From Irish Pedigrees; or the Origin and Stem of the Irish Nation by John O'Hart
Armorial Bearings: Same as those of "MacCarthy, Lords of Muscry."
DONAL, eldest son of Donoch, who is No. 125 on the "MacCarthy" (lords of Muscry) pedigree, was the ancestor of MacCarthy of St. Paul, Minnesota, U. S. America.
125. Donoch, the eighteenth lord Muscry, Baron of Blarney, the first "earl of Clancarthy," Confederate Chieftain and Commander of the Munster forces, in the wars of 1641-52.
126. Donal, popularly styled the Buachaill Ban: his eldest son; married a daughter of MacCarthy Derreacha of Glean-na-Chroim.
127. Donal-Cormac, of Drinshane Castle: his son.
128. Fingin (or Florence), of Coom: his son; had four daughters.
129. Fingin Mór: his son; took an active interest in the Irish Insurrection of 1798, and was by his followers acknowledged the "MacCarthy Mór;" died imprisoned in Cork jail, A.D. 1818, aged 98 years; had issue by his wife, Margaret O'Connor, five sons  and five daughters 
130. Donal Mór : his son; a captain in the Insurrection of 1798; and commanded the Irish forces in the battle of Ballynascarthy; rescued General Roger O'Connor from a troop of horse, and received the French fleet at Bantry; left Ireland, and died in America A.D. 1828. By his wife Mary O'Callaghan-Richeson, this Donal Mór had four sons and three daughters.
131. Cormac (Charles): his son; b. 2nd February, 1808; left Ireland in 1828, living in St. Paul, Minnesota, United States, America, in 1880; sole male representative of his family; by his wife Ellen O'Connor-Collins, had issue living three sons, and two daughters Mary and Johanna.
132. Cornelius Mór MacCarthy: his son; b. 6th October, 1846; Counsellor and Attorney-at-Law, St. Paul, Minnesota. This Cornelius has two brothers—1. Daniel-Francis  MacCarthy, 2. John-Collins MacCarthy—the names of whose children are given below, in the Note under "Daniel-Francis."
 Sons: The sons were—1. Donal Mór; 2. Fingin Oge; 3. John; 4. Cornelius; 5. Charles; and the daughters were—1. Margaret; 2. Ellen; 3. Catherine; 4. Mary; and 5. Johanna. Fingin Oge, here mentioned, married Mary O'Crowley, by whom he had issue who migrated to America; John married a MacCarthy (Tullig), and had issue who died in Ireland without issue; Cornelius married Kate Forbish, by whom he had issue who went to America and settled in Vermont; and Charles married Nancy O'Donovan, and emigrated to Canada. Margaret married Owen O'Connor (Cathal), who took part in the Irish Insurrection of 1798; the issue of this marriage was Ellen, married to Timothy Collins, also a " '98" man; John, father of John O'Connor, C.E., Ottawa, Canada; Timothy, father of the Rev. John S. O'Connor, P.P., of Alexandria, Canada; and Owen, father of Eugene and Edward O'Connor, of St. Paul, Minnesota. Of the other daughters of Fingin Mór, Ellen married Samuel Beamish; Catherine married John Callanan; Johanna married John Beamish; and Mary married Hurlihy, the chief of his sept, by whom she had a son named Denis, who removed to America.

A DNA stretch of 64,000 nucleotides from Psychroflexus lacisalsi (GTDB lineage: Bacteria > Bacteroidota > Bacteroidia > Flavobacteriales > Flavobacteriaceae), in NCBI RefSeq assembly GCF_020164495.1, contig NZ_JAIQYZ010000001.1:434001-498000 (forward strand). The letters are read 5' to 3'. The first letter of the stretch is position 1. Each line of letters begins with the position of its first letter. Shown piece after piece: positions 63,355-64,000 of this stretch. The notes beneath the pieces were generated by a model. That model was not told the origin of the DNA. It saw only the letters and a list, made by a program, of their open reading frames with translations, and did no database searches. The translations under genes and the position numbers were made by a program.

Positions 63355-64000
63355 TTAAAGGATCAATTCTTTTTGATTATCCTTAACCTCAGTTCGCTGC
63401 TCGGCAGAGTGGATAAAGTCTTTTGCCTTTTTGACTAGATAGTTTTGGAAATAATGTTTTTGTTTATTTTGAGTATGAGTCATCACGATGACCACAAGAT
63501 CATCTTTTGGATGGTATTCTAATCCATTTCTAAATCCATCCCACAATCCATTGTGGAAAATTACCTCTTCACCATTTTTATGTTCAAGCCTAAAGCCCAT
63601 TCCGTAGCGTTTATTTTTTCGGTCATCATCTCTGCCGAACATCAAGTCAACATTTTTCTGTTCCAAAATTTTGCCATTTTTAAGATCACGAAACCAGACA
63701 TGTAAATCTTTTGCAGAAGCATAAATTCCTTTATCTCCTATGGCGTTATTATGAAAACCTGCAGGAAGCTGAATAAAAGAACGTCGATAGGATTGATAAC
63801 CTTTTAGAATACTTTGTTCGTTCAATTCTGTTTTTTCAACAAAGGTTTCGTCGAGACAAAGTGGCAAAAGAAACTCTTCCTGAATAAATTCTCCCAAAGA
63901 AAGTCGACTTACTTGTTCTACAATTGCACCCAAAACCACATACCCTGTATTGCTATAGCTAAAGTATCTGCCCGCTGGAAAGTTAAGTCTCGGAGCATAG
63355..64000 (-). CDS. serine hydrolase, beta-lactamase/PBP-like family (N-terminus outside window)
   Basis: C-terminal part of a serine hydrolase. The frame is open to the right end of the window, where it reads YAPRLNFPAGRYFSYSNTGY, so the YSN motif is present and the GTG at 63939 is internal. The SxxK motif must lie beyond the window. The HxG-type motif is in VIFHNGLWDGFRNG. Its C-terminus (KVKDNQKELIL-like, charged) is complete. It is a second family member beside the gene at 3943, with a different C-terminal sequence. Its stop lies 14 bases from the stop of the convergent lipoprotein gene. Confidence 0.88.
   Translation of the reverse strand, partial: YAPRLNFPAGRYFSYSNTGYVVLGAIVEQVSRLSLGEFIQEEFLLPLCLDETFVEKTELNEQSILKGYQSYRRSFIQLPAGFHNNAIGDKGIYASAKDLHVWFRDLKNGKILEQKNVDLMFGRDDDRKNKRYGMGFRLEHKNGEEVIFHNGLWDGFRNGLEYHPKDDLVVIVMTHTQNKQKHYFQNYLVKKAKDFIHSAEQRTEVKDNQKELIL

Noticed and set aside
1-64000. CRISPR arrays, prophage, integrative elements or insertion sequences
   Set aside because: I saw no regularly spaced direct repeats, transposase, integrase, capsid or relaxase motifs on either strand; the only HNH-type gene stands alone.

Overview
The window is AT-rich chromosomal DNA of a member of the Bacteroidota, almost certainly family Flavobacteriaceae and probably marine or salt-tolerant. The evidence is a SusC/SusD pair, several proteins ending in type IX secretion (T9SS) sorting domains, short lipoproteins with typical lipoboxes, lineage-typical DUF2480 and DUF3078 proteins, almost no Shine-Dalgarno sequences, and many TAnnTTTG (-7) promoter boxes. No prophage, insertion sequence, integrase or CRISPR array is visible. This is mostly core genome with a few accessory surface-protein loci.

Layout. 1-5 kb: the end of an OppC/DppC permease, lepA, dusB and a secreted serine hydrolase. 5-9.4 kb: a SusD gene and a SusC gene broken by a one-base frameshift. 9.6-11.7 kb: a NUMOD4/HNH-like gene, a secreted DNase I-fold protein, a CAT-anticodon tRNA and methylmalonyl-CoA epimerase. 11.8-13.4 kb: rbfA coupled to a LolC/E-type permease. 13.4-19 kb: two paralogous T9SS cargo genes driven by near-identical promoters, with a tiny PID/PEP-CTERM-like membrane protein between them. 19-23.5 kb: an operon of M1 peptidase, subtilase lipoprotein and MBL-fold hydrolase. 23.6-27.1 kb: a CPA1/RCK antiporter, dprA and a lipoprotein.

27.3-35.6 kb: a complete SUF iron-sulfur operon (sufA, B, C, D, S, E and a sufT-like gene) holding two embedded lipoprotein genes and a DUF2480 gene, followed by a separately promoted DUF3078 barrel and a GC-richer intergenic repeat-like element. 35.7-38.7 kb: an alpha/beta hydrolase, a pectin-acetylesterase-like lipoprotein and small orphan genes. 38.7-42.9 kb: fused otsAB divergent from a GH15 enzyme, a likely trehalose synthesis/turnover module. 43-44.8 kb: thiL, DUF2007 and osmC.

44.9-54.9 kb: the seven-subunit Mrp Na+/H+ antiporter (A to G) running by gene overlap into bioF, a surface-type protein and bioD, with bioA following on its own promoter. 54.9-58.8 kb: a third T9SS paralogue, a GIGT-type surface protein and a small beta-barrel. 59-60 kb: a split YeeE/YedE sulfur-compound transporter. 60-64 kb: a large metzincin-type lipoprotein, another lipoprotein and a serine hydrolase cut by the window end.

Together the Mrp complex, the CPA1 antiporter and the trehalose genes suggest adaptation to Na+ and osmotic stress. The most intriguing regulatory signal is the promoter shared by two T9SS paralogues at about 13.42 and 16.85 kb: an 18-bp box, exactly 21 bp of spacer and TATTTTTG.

Daughters: The four daughters were married—one to O'Mahony (Coin); another to O'Connor (Cathal), of Coom, a descendant of Cathal-craobh-dearg O'Connor, King of Connaught; another to O'Sullivan, of Curragh; and another daughter to O'Leary, of Ive-Leary, called "Teige-na-Post." The issue of this last marriage was Professor Arthur O'Leary; Jeremiah O'Leary, father of Professor Jeremiah O'Leary of Lindsay, Ont., Canada, living in 1877, and father of Arthur and Hugh O'Leary of the same place Barristers, etc.; and a daughter, Nancy, who was married to Jeremiah O'Brien, of Dunmanway, county Cork. Of the children of this last marriage were the late Very Rev. Canon O'Brien, P.P., of Bandon, County Cork, and his brother Dr. O'Brien.
 Donal Mór: His sons were—1. John; 2. Cornelius; 3. Charles; and his daughters-1 Mary; 2. Ellen; 3. Johanna. Mary, his eldest child, born A.D. 1790, married Hayes, by whom she had two children—John and Johanna; Mary survived her children, and was in 1877 living in Canada. John and Cornelius, sons of Donal Mór, went to Canada, where they died without issue; Ellen married Martin Donovan, of Dunmanway; and Johanna went to Canada, where she married Joseph DeFoe, by whom she had a son, surviving, named Daniel MacCarthy DeFoe, Barrister, etc., of Toronto, and a daughter Eliza, married to Paul Whyte.
 Daniel-Francis: This Daniel-Francis MacCarthy, of St. Paul, Minn., married Elizabeth, daughter of Joseph Allen, by whom he had issue—Charles-Allen, Catherine-Louise, Joseph-Pius, Ellen-Frances, and Daniel. His brother, John-Collins MacCarthy, of St. Paul, Minn., married Anne-Eliza, daughter of John H. Grindall, by whom he had issue—Charles-Grindall, Daniel-Francis, Mary-Agnes, John-Edward, and Annie-Florence.
In Popular Rhymes and Sayings of Ireland (first published in 1924) John J. Marshall examines the origin of a variety of rhymes and sayings that were at one time in vogue around different parts of the country, including those which he recalled from his own childhood in County Tyrone. Numerous riddles, games and charms are recounted, as well as the traditions of the ‘Wren Boys’ and Christmas Rhymers. Other chapters describe the war cries of prominent Irish septs and the names by which Ireland has been personified in literature over the centuries.
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